Video Game Book Reviews
Dungeons and Dreamers is another book that doesn't quite follow up on its title - actually, the fact that it doesn't include the name Richard Garriott alone is enough to constitute false advertisement. A good portion of the book is basically the Ultima inventor's biography. It begins with his school days and first contacts with both home computers and Dungeons & Dragons and first follows his career up to the foundation of Origin. A few anecdotes about other developers are thrown in for good measure, followed by a whole chapter on id and the Doom story. (Did you know Wolfenstein 3D was an Ultima Underworld clone? No, seriously, the book dramatically says about an early tech demo by the team that would eventually make Ultima Underworld: "Romero saw it, too.") Mostly to lead into the development of the LAN culture and online gaming, to set the stage for Garriott's Ultima Online as the revolution in gaming.
Then all of a sudden we are faced with a chapter focusing on the Columbine incident and the following shitstorm against violent video games, which is one of the more differenciated narratives on the matter, but by this point feels really tacked on regardless.
It's interesting to read some quotes by MIT professor Henry Jenkins, author of the book "From Barbie to Mortal Kombat" and participant in the hearings after Columbine, especially since his theories deal with video games from an old-fashioned but at the same time rather insightful viewpoint:
Exploration of the environment has long been a critical part of growing up, particularly for boys, and video games have become that space for urban children without access to forests and fields.
As the boys play these macho games, their parents - and particularly mothers - are suddenly exposed to the content of adolescent fantasies that traditionally have been kept well outside parental view.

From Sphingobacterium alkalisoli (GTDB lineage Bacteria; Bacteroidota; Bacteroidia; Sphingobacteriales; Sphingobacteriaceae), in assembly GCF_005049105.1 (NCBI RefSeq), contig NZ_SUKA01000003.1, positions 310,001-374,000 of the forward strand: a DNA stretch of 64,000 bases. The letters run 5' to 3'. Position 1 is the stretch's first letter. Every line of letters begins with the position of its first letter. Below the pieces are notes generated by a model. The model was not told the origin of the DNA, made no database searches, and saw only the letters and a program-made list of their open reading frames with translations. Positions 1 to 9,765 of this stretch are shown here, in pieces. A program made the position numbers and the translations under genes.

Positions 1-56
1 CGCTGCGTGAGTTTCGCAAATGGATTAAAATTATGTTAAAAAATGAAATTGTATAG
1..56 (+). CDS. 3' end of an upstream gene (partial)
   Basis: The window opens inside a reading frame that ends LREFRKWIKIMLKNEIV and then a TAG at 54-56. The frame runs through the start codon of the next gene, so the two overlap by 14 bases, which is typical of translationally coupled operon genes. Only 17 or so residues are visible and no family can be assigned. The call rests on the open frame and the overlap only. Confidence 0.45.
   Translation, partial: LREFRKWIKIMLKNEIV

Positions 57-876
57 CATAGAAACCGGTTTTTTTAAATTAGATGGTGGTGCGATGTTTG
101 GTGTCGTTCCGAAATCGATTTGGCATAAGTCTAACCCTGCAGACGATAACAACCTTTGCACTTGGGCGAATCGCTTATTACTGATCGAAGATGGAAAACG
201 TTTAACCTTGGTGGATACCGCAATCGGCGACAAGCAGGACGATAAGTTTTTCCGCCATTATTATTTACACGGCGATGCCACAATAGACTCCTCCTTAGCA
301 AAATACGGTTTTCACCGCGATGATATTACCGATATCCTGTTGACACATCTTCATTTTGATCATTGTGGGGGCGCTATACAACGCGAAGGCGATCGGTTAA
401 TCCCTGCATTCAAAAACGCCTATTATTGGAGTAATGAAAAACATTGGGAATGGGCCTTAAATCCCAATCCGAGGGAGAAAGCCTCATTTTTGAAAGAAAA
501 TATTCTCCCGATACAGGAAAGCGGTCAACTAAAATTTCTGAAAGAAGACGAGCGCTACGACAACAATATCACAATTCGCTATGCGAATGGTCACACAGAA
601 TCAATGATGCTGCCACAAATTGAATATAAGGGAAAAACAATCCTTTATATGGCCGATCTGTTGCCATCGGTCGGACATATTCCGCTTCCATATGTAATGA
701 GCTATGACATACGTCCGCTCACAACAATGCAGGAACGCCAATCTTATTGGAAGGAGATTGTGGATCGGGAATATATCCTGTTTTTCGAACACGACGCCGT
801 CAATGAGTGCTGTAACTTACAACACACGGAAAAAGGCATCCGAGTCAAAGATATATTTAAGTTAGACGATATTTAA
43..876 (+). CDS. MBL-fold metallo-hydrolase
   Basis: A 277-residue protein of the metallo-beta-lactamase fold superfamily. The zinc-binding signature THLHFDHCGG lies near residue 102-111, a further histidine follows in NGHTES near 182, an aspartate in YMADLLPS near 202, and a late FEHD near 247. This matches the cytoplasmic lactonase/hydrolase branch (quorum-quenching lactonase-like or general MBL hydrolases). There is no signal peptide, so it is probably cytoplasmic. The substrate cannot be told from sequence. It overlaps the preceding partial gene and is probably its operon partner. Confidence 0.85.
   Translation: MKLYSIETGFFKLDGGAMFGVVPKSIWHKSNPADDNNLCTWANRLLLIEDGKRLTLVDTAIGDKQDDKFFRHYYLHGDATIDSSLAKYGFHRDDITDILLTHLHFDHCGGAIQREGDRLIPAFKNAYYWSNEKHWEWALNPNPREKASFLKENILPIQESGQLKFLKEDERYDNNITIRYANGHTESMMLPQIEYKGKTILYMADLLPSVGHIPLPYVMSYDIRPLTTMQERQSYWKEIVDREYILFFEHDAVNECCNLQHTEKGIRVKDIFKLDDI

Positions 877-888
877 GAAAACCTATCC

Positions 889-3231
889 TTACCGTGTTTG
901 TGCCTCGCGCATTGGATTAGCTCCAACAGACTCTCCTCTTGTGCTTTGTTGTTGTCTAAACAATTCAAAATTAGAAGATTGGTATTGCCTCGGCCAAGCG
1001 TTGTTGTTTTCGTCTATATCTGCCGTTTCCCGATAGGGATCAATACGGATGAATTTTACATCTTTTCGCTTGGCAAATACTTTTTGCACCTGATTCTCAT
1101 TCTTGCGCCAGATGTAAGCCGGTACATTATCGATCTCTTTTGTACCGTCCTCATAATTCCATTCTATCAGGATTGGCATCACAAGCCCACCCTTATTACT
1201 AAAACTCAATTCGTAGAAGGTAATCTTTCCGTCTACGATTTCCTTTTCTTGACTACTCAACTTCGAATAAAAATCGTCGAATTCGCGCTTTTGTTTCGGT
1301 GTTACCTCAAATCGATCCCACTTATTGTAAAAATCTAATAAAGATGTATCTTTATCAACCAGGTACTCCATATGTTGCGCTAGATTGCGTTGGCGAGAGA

It just doesn't gain the weight it deserves in a book where the last sentence of every third paragraph opens with "Just as Richard's..." or "Like Ultima..." Who's the father of video games? Bushnell? Baer? Russell? In the eyes of Brad King and John Borland, apparently it's Garriott.
The authors are also never quite explicit about this supposed transition "from geek to chic," or what this "chic" is supposed to mean in this context, for that matter. Sure, there is some babble about changing demographics of the people that play video games, but even the book itself concludes towards the end: "It's still a little geeky." The kind of games that Richard Garriott used to make still is, eight years later.
All that said, if you cut away some of the fat (and use it for books that concentrate on other subjects) it is a very good biography. At times it feels as if Garriott's voice is felt even more clearly than the authors', and that's the way it ought to be in a biography. The language can be somewhat pompous, with plenty of superlatives and more 4-syllable adjectives than you can shake a stick at, but there's also the humble moments of sincere awe, when Garriott talks about how his do-gooding Lord British was schooled about the ethics of his creation by a petty thief, or about players that seized "his" castle in Brittania during a demonstration against bad lag: "As unhappy they were about the game, they voiced their unhappiness in the context of the game."
It couldn't have come at a better time, too. In its concluding chapter, Garriott is just working on Tabula Rasa in its early stages, his last big game project and the one whose failure marked at least a temporal halt in his exceptional career as a game designer. Nonetheless, the authors were working on a new edition as of summer 2011, but the project blog hasn't been updated in a while. The first chapters are also available for download as an audio book, although it is not a professional read and at times not that pleasant to listen to.